I am not living hour to hour, day to day, wondering what is going to happen next. I still have a plan and agenda for my life that I am not willing to sacrifice. Instead, this way of living is helping me focus and give my 110% on any given task, whether that is blowing bubbles in the backyard or writing this post. Here are a few tips I am following in order to maintain this new lifestyle.
“We are the generation capable of doing many things at once, without enjoying any of them..”
― Dinesh Kumar Biran
“I love multitasking . . I am so good at it . . I get so many things accomplished in such a short time frame.”
I am sure we can all agree this is the mindset behind multitasking. When I heard this all was a myth, I was super surprised. I am the girl that eats a whole meal that requires a spoon, fork, and knife between stop lights on my way to the next appointment, all the while talking on the phone.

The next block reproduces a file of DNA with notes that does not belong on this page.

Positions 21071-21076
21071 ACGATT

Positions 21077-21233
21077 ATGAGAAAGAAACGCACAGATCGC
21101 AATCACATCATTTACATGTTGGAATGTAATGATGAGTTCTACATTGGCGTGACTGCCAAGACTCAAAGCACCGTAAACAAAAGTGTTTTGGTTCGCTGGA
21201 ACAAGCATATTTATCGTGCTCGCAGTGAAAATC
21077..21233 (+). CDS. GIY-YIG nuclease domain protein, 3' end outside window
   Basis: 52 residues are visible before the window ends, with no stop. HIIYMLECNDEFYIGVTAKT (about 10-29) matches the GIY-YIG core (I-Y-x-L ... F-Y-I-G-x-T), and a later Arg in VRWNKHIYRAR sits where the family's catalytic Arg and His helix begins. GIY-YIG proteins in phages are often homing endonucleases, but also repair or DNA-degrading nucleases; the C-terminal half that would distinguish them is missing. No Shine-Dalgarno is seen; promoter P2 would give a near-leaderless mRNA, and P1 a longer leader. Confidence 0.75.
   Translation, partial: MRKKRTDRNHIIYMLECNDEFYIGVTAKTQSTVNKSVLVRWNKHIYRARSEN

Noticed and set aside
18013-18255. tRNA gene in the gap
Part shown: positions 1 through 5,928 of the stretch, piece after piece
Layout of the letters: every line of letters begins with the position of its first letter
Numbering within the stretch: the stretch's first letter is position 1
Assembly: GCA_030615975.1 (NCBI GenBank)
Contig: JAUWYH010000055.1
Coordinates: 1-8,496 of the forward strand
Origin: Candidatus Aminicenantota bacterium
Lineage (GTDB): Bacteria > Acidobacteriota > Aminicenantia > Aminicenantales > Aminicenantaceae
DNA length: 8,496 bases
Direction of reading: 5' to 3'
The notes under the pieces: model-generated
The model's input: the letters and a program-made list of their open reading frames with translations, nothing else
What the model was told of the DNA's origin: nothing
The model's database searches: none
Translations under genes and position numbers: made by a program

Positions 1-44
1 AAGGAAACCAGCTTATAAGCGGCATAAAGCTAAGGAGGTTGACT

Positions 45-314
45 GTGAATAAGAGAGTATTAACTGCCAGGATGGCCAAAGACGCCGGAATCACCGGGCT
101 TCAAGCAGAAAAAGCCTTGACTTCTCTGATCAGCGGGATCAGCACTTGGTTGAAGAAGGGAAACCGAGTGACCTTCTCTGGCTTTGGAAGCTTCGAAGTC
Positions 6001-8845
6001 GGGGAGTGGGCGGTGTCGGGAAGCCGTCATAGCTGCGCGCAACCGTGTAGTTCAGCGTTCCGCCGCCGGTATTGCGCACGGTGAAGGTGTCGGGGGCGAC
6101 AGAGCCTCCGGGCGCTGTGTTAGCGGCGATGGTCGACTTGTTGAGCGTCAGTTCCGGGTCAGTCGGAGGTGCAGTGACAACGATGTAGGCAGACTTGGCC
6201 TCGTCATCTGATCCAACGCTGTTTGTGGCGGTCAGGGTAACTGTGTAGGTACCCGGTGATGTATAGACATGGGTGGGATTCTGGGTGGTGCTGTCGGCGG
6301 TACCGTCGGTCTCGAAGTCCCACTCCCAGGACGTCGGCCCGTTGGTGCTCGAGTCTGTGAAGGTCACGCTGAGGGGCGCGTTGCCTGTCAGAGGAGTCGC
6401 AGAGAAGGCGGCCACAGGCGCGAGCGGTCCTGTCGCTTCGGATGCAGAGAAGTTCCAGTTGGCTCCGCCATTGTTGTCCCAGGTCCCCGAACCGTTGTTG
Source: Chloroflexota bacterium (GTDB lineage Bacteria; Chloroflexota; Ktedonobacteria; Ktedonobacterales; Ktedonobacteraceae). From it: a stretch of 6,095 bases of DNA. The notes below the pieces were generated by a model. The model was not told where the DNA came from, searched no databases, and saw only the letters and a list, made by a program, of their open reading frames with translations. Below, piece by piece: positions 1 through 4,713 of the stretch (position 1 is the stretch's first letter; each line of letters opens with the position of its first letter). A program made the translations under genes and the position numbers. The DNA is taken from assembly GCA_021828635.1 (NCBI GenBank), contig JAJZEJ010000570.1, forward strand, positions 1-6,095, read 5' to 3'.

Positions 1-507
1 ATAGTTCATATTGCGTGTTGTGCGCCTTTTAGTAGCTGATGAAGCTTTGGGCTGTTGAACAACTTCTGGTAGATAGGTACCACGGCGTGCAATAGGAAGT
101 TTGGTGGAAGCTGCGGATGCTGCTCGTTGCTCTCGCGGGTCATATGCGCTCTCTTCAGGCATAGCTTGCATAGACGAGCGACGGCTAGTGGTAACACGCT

What I am learning is I am actually shortchanging myself with all of these actions. Thinking that I was giving 100% to each task I was doing simultaneously was foolish. I was actually dividing my focus a percentage based on how many tasks I was taking on at once. For example, let’s say I was cooking a simple meal, washing clothes, and catching up on the girls’ day all at the same time. Well, I am only giving 33% of my effort to each of these things, because for me, all of this requires concentration.
When I thought about it this way, I did not want to give my children only 33% of my focus. They need 100%, depending on the topic. Of course, It’s not that I can’t talk to them while I cook or clean, but if I feel like our conversation is becoming more serious, now I stop what I am doing, look them in the eye and let them know they have my full attention. If I am in the middle of something and cannot stop, then we revisit the conversation at a later time.